My Life With Incontinence

by Anita Brown

Anita My Life With Incontinence

As long as I can remember I have always had problems with my bladder and kidneys

One of my earliest memories is being pulled out of the classroom because “Anita has done ‘IT’ again”. Done what? I hear you ask? Wet myself. I must of been 5 or 6 years old at the time and I always denied it, because I genuinely believed I hadn’t.

It was like once my brain said “pee” I went from zero to bursting within seconds, I had a funny sort of kneeling-down-thing I would do. I would then have to kneel very still and stay put until the urge had gone away. As you can guess I wasn't popular at school. Sometimes a little bit of wee would escape but only a tiny bit, and that would be okay until I found a toilet to go to. My Mum used to shout at me all the time, constantly asking if I needed to go pee. I tried my hardest.

Mum would restrict my drinks in the evenings as I was a bed wetter, which to my shame, didn't go away until I was about 15

Usually my last drink would be with my evening meal. I used to go to the bathroom to wash my face and suck the sponge because I was so thirsty. I would wake up in the night feeling cold, and the bed would be soaking. Sometimes I would even dream that I was getting up and walking to the toilet, then I’d pull my pants down and start peeing…. only to wake up and realise I wasn't in the toilet.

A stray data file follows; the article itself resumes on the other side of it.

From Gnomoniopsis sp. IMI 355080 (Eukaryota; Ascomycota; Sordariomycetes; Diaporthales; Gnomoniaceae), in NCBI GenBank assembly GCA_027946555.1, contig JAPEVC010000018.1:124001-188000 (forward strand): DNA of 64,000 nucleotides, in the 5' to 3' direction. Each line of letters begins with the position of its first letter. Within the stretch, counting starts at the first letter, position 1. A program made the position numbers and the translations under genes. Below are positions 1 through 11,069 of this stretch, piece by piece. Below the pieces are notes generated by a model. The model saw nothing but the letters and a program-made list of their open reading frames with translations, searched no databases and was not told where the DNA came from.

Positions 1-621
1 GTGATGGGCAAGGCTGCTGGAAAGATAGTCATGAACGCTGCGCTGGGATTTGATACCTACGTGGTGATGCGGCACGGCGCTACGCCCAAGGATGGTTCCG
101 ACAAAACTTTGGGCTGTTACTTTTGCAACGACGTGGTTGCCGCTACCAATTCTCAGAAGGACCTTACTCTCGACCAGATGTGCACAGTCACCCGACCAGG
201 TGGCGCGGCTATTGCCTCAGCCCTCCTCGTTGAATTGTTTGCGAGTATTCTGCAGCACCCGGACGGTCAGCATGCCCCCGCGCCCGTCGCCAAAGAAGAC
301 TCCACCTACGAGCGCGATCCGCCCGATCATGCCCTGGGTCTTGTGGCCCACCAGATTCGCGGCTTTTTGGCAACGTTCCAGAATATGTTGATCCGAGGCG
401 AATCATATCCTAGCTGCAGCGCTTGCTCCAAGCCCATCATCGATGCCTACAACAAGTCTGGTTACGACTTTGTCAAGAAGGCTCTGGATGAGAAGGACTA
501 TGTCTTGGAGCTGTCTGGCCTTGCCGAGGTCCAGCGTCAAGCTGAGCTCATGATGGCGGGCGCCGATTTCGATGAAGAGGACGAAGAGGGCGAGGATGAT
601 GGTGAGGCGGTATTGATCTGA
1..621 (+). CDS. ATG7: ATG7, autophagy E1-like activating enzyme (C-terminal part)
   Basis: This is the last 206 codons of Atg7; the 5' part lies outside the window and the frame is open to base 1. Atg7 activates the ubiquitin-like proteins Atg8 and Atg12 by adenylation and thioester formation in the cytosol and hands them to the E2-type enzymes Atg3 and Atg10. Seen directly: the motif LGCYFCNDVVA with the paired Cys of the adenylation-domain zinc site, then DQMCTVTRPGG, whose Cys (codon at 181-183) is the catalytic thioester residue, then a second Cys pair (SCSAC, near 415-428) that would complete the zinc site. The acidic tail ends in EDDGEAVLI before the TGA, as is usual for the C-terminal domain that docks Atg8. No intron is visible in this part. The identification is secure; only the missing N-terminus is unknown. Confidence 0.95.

Mum took me to various consultants but to no avail - nothing seemed to work. I had suppositories, I had medicine to take… no drinks and I STILL wet the bed. Sleepovers were out of the question. The consultant said I would grow out of it eventually. In hindsight it wasn’t dealt with that well at all. I was often shouted at and smacked for wetting the bed which of course only caused more anxiety.